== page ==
Motherhood came late to me. At the age of 39, following years of infertility treatments and adoption delays, I held my first daughter. Leaving my job as director of marketing and communications for a large non-profit, I embraced motherhood fulltime. My second daughter came four years later, completing our family.
My therapist called stay-at-home mothers the “aristocracy” of our time. While I fully appreciated my privilege to focus solely on home rather than fracturing myself to please both home and work, I found myself isolated and drained. One of my children didn’t fit in her own skin. She was not comfortable on this planet and took out her considerable pain and confusion on the closest and safest target: me. Imagine day-to-day family demands compounded with the fury of an acting-out child. And then imagine the increased intensity that hit with adolescence.
Again, my therapist guided with her wisdom: find a writing group. As an English major, I love words and the way we use them to tell stories about what it means to be human. But I had avoided creative writing courses in college. Fearing the sting of criticism, I was too shy to bring the inside out. Yet at 50-something, I knew my survival depended on it.
I needed a daytime class to fit with my children’s schedules, and more importantly, I needed one with gentle souls to ease me into the world of self-expression. That ruled out undergraduates. Fortunately, nearby Northwestern University is one of 120 universities and colleges nation-wide with an Osher Lifelong Learning Institute. I found a writing group with no professor, no grades, no assignments—just the pleasure of coming week after week to share work with fellow adults wise enough to motivate with praise and camaraderie. In the process, I was honored to hear first-hand accounts of crossing the Atlantic to invade France and flying intelligence missions in the Far East. I also enjoyed real-life tales of growing up in rural Mississippi in the Depression, raising children on the Nebraska plains in the ‘50s, and preserving persimmons in Japan.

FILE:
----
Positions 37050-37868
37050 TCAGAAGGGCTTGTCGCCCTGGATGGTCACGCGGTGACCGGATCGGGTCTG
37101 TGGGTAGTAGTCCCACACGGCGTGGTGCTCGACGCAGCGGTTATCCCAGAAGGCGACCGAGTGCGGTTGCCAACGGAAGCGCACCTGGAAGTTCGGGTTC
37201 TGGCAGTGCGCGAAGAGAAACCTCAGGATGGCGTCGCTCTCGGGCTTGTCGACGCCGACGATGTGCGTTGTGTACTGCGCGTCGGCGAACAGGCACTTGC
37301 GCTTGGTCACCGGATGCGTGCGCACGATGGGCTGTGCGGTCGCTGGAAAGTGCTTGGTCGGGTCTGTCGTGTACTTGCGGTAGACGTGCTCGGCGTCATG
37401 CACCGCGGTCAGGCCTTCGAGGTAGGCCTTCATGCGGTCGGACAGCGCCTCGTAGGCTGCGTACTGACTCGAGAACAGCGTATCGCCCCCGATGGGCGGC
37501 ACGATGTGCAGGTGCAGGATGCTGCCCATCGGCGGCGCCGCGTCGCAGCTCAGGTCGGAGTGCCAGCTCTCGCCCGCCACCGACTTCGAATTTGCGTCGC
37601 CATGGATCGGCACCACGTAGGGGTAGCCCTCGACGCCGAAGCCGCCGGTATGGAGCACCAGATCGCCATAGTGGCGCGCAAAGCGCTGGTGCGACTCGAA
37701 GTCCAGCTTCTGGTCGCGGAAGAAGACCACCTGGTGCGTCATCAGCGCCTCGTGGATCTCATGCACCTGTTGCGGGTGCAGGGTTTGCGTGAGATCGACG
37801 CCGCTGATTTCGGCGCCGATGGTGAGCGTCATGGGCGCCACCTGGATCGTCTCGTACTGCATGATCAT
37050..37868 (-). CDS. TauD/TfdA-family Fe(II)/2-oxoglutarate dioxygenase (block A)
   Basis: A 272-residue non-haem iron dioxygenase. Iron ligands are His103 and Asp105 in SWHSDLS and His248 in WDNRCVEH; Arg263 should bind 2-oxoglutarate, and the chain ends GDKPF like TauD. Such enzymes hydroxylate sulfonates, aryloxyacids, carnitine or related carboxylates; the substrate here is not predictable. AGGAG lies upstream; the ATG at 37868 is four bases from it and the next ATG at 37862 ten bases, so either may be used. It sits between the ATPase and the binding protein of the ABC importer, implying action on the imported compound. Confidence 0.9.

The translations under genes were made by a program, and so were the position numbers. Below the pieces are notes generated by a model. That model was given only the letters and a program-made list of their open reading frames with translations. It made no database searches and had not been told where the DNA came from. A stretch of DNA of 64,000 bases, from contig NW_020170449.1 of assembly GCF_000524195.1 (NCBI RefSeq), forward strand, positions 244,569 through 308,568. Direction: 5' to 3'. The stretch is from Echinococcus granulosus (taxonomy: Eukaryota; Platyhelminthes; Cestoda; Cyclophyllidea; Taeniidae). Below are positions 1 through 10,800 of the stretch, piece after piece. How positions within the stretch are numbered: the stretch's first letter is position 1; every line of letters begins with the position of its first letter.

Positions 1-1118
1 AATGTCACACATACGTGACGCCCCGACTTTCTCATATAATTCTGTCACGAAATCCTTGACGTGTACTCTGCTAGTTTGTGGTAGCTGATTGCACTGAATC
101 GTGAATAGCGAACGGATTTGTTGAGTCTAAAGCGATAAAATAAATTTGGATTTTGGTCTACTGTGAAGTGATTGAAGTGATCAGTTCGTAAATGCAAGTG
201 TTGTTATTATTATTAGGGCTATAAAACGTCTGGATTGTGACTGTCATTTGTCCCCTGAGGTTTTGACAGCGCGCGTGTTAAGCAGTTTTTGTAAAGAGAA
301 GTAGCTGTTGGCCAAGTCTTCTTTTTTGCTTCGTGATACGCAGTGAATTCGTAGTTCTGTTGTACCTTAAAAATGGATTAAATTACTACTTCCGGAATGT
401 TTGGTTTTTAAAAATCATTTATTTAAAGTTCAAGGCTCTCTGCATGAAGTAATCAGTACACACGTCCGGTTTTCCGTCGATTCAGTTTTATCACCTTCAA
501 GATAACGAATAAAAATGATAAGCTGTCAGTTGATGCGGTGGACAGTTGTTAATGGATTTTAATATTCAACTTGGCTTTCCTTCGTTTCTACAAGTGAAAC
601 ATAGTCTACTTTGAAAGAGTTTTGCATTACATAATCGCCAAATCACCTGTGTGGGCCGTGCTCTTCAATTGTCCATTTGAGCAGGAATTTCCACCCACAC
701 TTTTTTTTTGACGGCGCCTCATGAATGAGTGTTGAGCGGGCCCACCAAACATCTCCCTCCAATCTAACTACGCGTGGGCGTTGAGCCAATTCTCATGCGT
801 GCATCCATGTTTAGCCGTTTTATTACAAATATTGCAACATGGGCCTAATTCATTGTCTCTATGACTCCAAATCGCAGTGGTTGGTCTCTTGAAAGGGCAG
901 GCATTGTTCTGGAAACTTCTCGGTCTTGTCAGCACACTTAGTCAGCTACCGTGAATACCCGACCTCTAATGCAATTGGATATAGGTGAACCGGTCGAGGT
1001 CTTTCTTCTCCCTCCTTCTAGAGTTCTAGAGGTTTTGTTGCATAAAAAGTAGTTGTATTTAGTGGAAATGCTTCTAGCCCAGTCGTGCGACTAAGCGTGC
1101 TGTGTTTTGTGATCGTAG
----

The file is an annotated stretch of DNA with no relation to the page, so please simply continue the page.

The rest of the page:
The course not only enriched my life, it also gave me a body of work that became my portfolio to enter the Writer’s Studio at the University of Chicago. From there I moved into my current writing group, Plumb Line Poets, of Evanston, Illinois. These women, usually between 6 and 9 in number, have overseen the maturing of my writing. They helped me sculpt my words more precisely, nudged me into submitting on a regular basis, and ultimately celebrated the publication of my first full-length collection, “Lovely Daughter of the Shattering” (Kelsay Books, 2019).
If I am a poster child for anything, it is the reality that it’s never too late to start. One of my professors at The Writer’s Studio gave us this advice: “Poetry is the least commercial art form. You will never make money at it, so write for your own enjoyment.” I would add, write for your own enjoyment and wellbeing. It has made all the difference.